Katherine Butler: Women between two worlds - temptation and tradition

Britney may not be much of a feminist role model, but she represents change
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The Independent Online

In the cool of the evening in the Gulf, as the sun goes down, Qataris head for the Corniche. A charming four-mile stretch of seafront, lined with palm trees, it has the feel of the Cote d'Azur. There are mats for prayer. But in a city where alcohol is officially frowned on, and there is little by way of public entertainment, Doha's Corniche is a good place to hang out and socialise.

In the cool of the evening in the Gulf, as the sun goes down, Qataris head for the Corniche. A charming four-mile stretch of seafront, lined with palm trees, it has the feel of the Cote d'Azur. There are mats for prayer. But in a city where alcohol is officially frowned on, and there is little by way of public entertainment, Doha's Corniche is a good place to hang out and socialise.

I went to the Corniche to take a break, last week, from a conference on democracy. That this undemocratic Gulf state, ruled by an emir, should host such an event was unusual. Women are your secret weapon, one academic told (the mostly male) delegates from all over the Middle East: they work better, make better democrats, and everyone benefits.

Out on the Corniche some of these women were moving along the front, clad from head to toe in all-enveloping black shrouds and face-covering veils; they looked like giant crows. But their trainers peeped out; their arms were going; they were power-walking.

Suddenly a voice called out, "Good evening". It came from one of the figures in black. To my surprise, she initiated a conversation with the kind of does-my-bum-look-big-in-this remark that bonds women the world over. "I am too fat", she offered. "Nonsense," I said, and we walked together, as her niece - still young enough for jeans and T-shirt in public - tagged along. Suddenly, her mobile phone interrupted. "That's my mother. Come, come."

Over tea, Noura, 25, introduced her mother, aunt, cousins, sisters, best friends. All were covered in black, only eyes and hennaed hands on view. Amina, Noura's feisty cousin, also in her mid-20s, told me of her typical day, which included a few hours of work in a library, and up to three hours on the internet, instant messaging and online-dating before bed.

Drinking tea involved an elaborate performance of lifting the veil. Nevertheless we got through several rounds. Eventually they stood up and beckoned me to follow. Now I was officially included, we moved along in dribs and drabs, meeting more women acquaintances, and losing others. Mobile phones chirped constantly. Every new arrival would lift the veil from her face, then quickly cover up.

Men drove by in their cars, music blaring. The girls gave a withering look. "Your boyfriends?" A volcano of raucous laughter. "Qatari men are no good." We discussed the pros and cons of "Gulf make-up" - eyeshadow and mascara in the thickest possible layers. Our group ended up in a park, where we sat on the grass for more tea and chatter. Handbags were the only way I could keep track of who was who.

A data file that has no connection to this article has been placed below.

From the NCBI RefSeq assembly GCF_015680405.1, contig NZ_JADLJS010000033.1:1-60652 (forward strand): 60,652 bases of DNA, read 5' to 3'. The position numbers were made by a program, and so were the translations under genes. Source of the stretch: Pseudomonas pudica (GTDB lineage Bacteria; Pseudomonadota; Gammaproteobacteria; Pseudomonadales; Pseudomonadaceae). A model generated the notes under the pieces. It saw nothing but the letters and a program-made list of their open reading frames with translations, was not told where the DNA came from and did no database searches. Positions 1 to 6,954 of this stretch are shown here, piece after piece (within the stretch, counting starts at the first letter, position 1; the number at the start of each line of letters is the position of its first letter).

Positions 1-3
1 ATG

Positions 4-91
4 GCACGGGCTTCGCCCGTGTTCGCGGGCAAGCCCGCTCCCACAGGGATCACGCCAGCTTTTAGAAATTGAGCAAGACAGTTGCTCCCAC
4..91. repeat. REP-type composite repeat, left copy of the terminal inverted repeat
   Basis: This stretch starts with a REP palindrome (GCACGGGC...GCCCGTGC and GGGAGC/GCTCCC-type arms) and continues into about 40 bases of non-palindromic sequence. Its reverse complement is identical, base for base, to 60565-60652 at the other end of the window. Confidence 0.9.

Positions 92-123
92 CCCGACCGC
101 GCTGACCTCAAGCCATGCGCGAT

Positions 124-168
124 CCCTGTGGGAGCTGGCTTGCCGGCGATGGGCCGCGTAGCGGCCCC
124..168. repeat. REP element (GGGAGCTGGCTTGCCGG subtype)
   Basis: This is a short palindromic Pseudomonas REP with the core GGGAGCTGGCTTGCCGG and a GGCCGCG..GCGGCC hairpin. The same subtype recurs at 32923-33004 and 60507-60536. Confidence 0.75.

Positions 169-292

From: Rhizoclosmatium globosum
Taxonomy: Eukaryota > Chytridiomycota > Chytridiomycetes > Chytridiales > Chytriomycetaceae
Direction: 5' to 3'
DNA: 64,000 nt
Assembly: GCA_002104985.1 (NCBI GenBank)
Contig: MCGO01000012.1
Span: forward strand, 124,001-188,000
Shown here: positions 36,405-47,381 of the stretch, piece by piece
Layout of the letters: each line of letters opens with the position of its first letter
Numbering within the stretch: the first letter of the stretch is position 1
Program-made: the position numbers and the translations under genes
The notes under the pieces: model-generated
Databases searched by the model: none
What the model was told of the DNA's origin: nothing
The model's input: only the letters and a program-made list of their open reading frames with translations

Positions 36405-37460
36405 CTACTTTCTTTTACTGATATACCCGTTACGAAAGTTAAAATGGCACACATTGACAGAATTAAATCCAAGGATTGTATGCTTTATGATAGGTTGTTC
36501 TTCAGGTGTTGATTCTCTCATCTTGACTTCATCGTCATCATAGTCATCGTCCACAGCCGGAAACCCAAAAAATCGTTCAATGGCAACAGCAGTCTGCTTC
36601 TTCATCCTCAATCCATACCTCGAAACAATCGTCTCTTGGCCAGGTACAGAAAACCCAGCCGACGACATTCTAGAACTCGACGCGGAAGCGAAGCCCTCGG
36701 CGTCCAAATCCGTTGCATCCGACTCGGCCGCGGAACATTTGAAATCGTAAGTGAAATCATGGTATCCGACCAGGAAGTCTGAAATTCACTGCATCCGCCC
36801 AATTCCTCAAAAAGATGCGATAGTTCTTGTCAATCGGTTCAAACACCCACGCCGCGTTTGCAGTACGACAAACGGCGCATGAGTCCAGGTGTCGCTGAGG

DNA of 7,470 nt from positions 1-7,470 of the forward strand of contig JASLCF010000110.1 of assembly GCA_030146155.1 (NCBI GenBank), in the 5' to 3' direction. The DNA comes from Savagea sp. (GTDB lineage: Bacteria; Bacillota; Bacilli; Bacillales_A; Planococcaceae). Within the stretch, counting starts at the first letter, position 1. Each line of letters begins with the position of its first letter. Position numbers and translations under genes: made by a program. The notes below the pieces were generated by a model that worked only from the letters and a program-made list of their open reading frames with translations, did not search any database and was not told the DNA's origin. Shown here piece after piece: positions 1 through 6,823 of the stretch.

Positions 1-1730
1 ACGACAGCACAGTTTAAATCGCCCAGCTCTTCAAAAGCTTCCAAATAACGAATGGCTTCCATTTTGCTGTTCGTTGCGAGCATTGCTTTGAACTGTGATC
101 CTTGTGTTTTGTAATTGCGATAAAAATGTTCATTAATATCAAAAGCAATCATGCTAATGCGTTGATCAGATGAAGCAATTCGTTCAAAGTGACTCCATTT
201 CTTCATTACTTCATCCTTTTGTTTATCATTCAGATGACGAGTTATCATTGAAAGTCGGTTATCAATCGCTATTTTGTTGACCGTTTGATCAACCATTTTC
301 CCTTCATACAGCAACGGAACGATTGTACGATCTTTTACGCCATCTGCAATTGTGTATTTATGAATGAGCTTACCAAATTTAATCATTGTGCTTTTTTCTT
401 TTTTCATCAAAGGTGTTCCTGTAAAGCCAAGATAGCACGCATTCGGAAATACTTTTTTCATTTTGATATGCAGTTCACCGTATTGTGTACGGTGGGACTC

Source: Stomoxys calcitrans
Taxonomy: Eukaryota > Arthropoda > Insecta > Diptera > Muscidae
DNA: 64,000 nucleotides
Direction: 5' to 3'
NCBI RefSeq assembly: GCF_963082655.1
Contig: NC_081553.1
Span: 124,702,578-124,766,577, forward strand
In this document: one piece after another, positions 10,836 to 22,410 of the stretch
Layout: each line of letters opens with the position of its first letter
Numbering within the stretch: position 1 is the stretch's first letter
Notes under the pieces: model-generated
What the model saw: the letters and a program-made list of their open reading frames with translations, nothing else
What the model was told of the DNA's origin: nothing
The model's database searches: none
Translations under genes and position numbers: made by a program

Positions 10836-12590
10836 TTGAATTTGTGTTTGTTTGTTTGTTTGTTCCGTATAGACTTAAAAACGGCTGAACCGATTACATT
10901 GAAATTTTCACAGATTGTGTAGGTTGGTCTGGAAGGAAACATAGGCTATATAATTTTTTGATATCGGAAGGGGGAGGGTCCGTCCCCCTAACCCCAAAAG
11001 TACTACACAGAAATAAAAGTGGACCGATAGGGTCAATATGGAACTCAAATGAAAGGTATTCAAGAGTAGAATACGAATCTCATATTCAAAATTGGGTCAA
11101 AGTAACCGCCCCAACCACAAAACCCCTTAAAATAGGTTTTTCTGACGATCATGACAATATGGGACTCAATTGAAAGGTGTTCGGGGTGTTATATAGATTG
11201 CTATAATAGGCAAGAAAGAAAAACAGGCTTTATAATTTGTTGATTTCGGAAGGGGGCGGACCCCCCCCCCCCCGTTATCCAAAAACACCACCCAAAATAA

Qataris are among the richest people in the world, thanks to their possession of the planet's largest single natural gas reserve. Women can spend their lives shopping in the gold souks for Syrian jewellery or artificial flowers, in malls that are open till 1am. Luxury cars and SUVs line the road parallel to the Corniche. Armies of Bangladeshis and Filipinos provide nannies, maids, drivers. In Noura's family, the women never cook.

The emir, Sheikh Hamad bin-Khalifah Al Thani is a maverick in Middle Eastern terms. The man who created al-Jazeera, he is a key US ally, and gave women the vote (for what it's worth) five years ago. Women are being encouraged into universities and the job market. Unlike Saudi Arabia, they can drive, and there is no law which says they must be covered from head to toe. But the social taboos are strong and most still cling to full veils and few drive.

Yet, out on the Corniche, the younger women are between two worlds. They seem not to want openly to rebel against family and tradition, but they have more temptation than any previous generation to do so. They are better educated than their mothers, and they are hungry to learn.

They accept the face veil. But they complain about summer when temperatures can reach 50C. The souks, although full of black abayas, also have shops selling satin lingerie that would not be out of place in Ann Summers.

Wajiha al-Huwayder, a Saudi Arabian feminist, recently accused women in the Arab world of getting used to "laziness ... relying on someone else, and waiting for the men to bring loot and gifts". Women in the Gulf states, she said, were not interested in change because that would require them to start making demands.

The women I met were bustling with energy. If they ever channel it into real demands, whether for seats in the for-now, powerless parliaments or to rail against the strictures that keep them figuratively and physically veiled, they could be a formidable force.

They already have the education. Noura is a trained nurse, her sister Sara, a spirited 20-year-old, wants to teach sport. "I like very much, very much, Britney," she confided. "And Shakira." Britney may not be much of a feminist role model, but she represents change.

These women have a sisterhood women in the West would envy. As I left them, they were still sitting, talking on the Corniche, but they were also tuning in a small radio to hear the world news on the Arabic service of the BBC.

k.butler@independent.co.uk

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